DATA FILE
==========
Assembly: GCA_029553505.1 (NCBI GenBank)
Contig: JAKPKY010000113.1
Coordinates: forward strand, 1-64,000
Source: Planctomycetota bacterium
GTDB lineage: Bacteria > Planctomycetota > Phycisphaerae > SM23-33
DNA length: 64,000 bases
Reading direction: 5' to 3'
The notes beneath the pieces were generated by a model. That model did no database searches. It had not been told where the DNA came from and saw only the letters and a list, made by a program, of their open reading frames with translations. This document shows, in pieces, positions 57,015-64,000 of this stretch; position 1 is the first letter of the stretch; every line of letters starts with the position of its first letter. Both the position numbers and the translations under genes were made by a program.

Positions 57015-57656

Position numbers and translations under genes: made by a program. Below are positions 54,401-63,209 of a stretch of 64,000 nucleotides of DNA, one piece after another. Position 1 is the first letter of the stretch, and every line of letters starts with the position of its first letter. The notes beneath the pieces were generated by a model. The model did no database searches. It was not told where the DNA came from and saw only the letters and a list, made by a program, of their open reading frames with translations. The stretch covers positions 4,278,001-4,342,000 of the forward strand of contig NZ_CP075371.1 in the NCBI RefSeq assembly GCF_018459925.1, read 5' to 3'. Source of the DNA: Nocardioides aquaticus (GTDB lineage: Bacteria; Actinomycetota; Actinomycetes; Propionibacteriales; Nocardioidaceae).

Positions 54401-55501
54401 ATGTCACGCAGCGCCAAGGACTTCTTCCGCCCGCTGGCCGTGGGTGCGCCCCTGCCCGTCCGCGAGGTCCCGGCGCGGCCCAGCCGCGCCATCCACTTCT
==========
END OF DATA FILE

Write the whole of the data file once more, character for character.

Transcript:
Assembly: GCA_029553505.1 (NCBI GenBank)
Contig: JAKPKY010000113.1
Coordinates: forward strand, 1-64,000
Source: Planctomycetota bacterium
GTDB lineage: Bacteria > Planctomycetota > Phycisphaerae > SM23-33
DNA length: 64,000 bases
Reading direction: 5' to 3'
The notes beneath the pieces were generated by a model. That model did no database searches. It had not been told where the DNA came from and saw only the letters and a list, made by a program, of their open reading frames with translations. This document shows, in pieces, positions 57,015-64,000 of this stretch; position 1 is the first letter of the stretch; every line of letters starts with the position of its first letter. Both the position numbers and the translations under genes were made by a program.

Positions 57015-57656

Position numbers and translations under genes: made by a program. Below are positions 54,401-63,209 of a stretch of 64,000 nucleotides of DNA, one piece after another. Position 1 is the first letter of the stretch, and every line of letters starts with the position of its first letter. The notes beneath the pieces were generated by a model. The model did no database searches. It was not told where the DNA came from and saw only the letters and a list, made by a program, of their open reading frames with translations. The stretch covers positions 4,278,001-4,342,000 of the forward strand of contig NZ_CP075371.1 in the NCBI RefSeq assembly GCF_018459925.1, read 5' to 3'. Source of the DNA: Nocardioides aquaticus (GTDB lineage: Bacteria; Actinomycetota; Actinomycetes; Propionibacteriales; Nocardioidaceae).

Positions 54401-55501
54401 ATGTCACGCAGCGCCAAGGACTTCTTCCGCCCGCTGGCCGTGGGTGCGCCCCTGCCCGTCCGCGAGGTCCCGGCGCGGCCCAGCCGCGCCATCCACTTCT